Such a rift in the relationship between the human species and the earth has not only led to a capitalist mode of production which—following directly on the heels of the plundering of the Americas and of Africa by European imperial powers—continues to destroy ecosystems and human populations in the quest for profit; it continues to drive regressive environmental policymaking in ways which only act to reproduce extant social relationships of production and power, as well as the economic means of production and distribution.
Following the waves of Inclosure and Commons Acts which dispossessed peoples from common lands towards the coasts and towards increasingly populated city centers, and driven by changing economic and social pressures, capitalist production has, as Marx observed, done two things:
it has “concentrated the historical motive power of society”  away from the manors to the towns, thus creating the sociopolitical conditions for a new hierarchical stratification, with the emergent bourgeoisies on top; and
it “disturbs the metabolic interaction between man and earth, i.e. it prevents the return to the soil of its constituent elements consumed by man in the form of food and clothing.” 
On a finite world, with essentially finite material resources, and in light of a productive mode predicated upon a logic of profit and growth at all costs, Marx saw the rift in the metabolism between human organism and land—as well as the endemic alienation from the productive activities entailed by mankind’s species nature upon the earth—as not only a primary failing of the capitalist productive mode, but also the mechanism through which capitalism may be superseded.
Such a rift, for Marx, was not biologically nor economically sustainable and as such would lead to its own demise, as well as to its transcendence—towards a new ecological and economic sustainability. Such a sustainability was, for Marx, possible only through a socialization of polity, policymaking, and governance. On this, Marx noted that:
“Freedom, in this sphere, can consist only in this, that socialized man, the associated producers, govern the human metabolism with nature in a rational way, bringing it under their collective control instead of being dominated by it as a blind power; accomplishing it with the least expenditure of energy and in conditions most worthy and appropriate for their human nature.”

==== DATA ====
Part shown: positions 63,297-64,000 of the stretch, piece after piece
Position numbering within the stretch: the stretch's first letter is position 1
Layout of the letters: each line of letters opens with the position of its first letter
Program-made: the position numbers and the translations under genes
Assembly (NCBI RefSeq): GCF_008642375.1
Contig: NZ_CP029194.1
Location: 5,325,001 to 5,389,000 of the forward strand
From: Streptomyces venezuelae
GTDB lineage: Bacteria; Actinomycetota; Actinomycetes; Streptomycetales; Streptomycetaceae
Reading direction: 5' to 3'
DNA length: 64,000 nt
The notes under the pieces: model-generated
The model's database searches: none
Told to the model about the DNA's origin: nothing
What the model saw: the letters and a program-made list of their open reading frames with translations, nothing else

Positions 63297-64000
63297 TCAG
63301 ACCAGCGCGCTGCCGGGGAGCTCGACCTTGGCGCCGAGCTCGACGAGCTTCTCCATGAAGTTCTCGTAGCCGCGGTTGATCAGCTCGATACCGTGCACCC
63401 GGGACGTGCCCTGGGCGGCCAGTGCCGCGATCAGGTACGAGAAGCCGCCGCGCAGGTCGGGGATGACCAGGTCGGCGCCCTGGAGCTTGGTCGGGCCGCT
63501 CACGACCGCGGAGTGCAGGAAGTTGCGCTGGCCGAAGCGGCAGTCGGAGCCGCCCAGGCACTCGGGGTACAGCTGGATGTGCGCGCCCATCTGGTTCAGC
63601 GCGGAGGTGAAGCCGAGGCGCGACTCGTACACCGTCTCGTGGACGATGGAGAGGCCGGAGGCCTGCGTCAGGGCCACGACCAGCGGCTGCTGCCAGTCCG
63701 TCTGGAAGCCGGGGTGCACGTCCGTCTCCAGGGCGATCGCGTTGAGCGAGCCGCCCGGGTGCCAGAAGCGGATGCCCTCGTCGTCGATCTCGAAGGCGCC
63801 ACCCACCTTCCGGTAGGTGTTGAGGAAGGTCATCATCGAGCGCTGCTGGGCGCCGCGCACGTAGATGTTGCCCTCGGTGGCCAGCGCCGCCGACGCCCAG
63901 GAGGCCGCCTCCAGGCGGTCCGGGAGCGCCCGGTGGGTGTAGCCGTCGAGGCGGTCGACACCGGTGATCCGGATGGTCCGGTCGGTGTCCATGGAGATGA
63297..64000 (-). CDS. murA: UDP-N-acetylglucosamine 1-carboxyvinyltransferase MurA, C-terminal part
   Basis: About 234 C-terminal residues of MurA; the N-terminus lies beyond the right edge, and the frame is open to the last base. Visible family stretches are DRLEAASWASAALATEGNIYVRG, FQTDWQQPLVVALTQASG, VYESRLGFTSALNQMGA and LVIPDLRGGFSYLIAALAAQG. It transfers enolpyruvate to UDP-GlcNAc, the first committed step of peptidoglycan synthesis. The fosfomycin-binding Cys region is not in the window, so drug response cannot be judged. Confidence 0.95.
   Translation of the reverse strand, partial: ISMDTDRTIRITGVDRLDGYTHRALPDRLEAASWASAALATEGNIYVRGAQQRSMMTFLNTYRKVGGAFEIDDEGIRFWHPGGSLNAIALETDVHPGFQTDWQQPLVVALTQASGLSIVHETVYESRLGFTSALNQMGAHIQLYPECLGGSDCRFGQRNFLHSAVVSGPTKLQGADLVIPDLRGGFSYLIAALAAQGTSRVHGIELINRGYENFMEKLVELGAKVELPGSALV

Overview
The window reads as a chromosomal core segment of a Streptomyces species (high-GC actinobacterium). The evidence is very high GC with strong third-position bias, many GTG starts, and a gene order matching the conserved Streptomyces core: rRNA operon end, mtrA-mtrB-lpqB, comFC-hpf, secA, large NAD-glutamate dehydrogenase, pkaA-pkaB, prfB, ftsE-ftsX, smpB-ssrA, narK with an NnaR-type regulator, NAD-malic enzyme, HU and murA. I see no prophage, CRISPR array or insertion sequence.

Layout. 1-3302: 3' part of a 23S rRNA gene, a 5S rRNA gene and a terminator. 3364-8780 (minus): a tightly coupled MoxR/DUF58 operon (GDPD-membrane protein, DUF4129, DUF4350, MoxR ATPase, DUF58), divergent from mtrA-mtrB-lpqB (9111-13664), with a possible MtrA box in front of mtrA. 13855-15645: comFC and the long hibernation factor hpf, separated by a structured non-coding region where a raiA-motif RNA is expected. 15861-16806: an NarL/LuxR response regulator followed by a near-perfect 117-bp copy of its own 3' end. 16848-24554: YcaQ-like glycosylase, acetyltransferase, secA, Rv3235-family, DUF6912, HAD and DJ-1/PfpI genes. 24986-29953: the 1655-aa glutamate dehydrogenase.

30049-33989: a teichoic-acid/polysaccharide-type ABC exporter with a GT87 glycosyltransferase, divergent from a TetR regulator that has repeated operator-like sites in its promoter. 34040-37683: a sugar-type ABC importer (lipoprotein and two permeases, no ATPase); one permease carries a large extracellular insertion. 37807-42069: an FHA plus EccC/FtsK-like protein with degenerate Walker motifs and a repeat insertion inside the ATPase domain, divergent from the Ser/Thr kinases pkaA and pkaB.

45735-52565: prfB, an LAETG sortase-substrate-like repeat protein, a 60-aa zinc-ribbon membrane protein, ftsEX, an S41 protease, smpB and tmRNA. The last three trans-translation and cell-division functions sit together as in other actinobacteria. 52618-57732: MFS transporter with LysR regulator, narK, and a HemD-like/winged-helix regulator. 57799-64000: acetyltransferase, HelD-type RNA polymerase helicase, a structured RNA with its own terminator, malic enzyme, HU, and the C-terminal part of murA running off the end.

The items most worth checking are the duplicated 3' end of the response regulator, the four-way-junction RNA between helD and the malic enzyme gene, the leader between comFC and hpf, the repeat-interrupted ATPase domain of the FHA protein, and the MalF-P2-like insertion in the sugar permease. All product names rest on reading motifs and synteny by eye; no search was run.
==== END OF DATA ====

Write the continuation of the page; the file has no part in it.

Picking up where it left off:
Such a socialized governance not only entails materially oriented policies and political structures, but also necessitates an ideological structure focused upon such goals as ecological sustainability, human harmony with the Earth System, and a deconstruction of the logic of profit which presently guides human political interest.
That the earth itself is “a single system within which the biosphere is an active, essential component”  should be a primary focus for political and environmental policymaking. The variegated and numerous communities of the earth’s species interact via biotic, abiotic, chemical, physical, and climatological factors within and with the biosphere and, as such, operate metabolically with the earth itself, where metabolism—in both the Aristotelian and the contemporary sense—denotes both change and a circulation of matter. For Karl Marx, the metabolic interdependence and interconnectivity of the human organism and the earth was, as noted in Capital:
“a process between man and nature, a process by which man, through his own actions, mediates, regulates, and controls the metabolism between himself and nature … Through this movement he acts upon external nature and changes it, and in this way he simultaneously changes his own nature.” 
Such a metabolism—the circulation of matter for the production and reproduction of human species-existence—was, for Marx, not an abstract idea but one which was grounded in a material conception of the identity between organism and environment. For example, “The German word ‘Stoffwechsel,’” Foster noted, “directly sets out in its elements the notion of ‘material exchange’ that underlies the notion of structured processes of biological growth and decay captured in the term ‘metabolism.’”  Such a conception, for Marx, was implicitly dialectical: a “unity and struggle of opposites.” 
The striving towards a positive-dialectical and sustainable metabolism between the human species and the earth was thus, for Marx, a central focus of the entire theory of political communism—a theory which “differs from all previous movements in that it overturns the basis of all earlier relations of production … [and which] turns existing conditions into conditions of unity.”